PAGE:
FANCY roping a shark in an 'underwater rodeo'.
Well this might be just the job for you.
James Cook University scientists have been roping sharks by the tail as they approached baited cages.
It's all part of a study which has found that tourists' feeding of sharks entices the animals to expend valuable energy during a time when they are normally resting.
The study, led by JCU's Dr Adam Barnett, investigated the activity patterns and energy use of whitetip reef sharks at Osprey Reef in the Coral Sea.
A small computer resembling a Fitbit was tattached to the sharks' tails to allow researchers to measure their activity patterns.
The data showed tourism-based shark feeding activities causing an increase in the daily energy expenditure of whitetip reef sharks by elevating activity levels during the day when they normally rest.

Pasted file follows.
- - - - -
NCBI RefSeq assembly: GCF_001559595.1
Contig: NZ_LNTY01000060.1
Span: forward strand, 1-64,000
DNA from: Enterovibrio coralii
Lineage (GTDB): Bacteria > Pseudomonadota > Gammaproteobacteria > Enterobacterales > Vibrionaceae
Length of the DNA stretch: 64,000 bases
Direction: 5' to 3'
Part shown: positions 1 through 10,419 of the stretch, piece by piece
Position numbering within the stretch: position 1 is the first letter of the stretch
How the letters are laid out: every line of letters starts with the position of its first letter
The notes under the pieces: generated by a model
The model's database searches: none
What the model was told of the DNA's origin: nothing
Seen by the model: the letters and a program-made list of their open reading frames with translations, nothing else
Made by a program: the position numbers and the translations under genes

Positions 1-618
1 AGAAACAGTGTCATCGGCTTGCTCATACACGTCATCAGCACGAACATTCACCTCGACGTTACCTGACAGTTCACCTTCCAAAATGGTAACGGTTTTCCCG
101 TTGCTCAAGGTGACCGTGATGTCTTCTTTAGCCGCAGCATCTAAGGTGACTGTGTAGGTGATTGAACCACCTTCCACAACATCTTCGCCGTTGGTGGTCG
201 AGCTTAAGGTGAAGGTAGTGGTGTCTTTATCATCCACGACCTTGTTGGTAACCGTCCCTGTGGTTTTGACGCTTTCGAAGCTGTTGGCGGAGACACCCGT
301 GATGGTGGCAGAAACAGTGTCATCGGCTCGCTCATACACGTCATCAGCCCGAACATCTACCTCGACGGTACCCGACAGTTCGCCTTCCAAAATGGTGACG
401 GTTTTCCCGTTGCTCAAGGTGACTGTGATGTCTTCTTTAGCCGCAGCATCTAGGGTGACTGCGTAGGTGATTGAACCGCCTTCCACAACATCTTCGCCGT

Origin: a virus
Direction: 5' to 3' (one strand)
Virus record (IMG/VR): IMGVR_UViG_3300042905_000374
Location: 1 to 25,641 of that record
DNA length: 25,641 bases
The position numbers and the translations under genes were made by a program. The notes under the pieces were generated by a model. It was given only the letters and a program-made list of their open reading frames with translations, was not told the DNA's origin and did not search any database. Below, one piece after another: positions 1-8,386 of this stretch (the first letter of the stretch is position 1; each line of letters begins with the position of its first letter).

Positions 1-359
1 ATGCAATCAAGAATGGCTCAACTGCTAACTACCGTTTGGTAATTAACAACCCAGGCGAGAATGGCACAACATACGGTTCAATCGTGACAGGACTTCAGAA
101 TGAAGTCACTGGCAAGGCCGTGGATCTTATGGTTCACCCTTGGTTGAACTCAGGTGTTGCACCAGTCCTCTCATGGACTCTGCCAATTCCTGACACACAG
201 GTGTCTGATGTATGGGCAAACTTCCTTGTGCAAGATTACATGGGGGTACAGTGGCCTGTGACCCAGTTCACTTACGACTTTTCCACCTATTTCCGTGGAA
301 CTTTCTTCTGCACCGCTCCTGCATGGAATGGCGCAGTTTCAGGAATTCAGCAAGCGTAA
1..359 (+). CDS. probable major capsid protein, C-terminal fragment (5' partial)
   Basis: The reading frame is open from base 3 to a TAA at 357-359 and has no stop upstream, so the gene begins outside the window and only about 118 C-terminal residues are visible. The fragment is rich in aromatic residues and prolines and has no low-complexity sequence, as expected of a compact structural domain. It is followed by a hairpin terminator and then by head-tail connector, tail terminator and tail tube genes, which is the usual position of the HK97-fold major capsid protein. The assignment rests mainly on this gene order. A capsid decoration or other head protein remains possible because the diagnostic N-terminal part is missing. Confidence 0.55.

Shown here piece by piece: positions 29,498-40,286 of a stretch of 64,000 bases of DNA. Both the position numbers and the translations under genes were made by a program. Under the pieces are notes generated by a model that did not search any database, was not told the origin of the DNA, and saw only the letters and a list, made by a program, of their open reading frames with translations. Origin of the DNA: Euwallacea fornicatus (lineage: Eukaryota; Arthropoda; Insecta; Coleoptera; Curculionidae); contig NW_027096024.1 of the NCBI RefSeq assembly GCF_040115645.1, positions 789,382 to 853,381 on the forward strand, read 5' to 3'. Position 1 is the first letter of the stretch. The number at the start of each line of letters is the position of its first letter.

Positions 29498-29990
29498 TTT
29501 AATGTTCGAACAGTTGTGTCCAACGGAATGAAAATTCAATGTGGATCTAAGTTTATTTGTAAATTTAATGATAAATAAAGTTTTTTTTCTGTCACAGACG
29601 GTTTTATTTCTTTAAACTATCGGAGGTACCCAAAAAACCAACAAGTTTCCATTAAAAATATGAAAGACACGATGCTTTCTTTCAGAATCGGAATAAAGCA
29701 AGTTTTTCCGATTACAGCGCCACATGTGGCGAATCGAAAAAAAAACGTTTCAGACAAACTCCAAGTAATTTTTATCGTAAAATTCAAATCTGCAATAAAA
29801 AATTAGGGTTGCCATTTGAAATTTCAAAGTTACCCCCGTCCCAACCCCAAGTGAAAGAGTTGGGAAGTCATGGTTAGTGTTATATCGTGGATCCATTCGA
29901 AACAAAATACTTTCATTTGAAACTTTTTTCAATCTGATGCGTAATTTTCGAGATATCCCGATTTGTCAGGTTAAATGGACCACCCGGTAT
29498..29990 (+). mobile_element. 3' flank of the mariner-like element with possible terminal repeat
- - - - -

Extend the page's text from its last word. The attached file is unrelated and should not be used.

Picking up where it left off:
Dr Barnett said shark tourism is a growing global phenomenon.
"If conducted responsibly, it can have economic benefits and contribute to conservation.
"Studies to date have shown that feeding or attracting sharks can cause behavioural changes. Yet, there is still little understanding if the behavioural changes can have consequences for the sharks' health and fitness."
Co-investigator Richard Fitzpatrick said tourism operators limit the amount of feeding of sharks at Osprey Reef, so the effects there should be minimal, and outweighed by the benefits.
"Current feeding rates probably have minor consequences, but increasing the frequency of feeding events could have significant consequences to health and fitness," he said.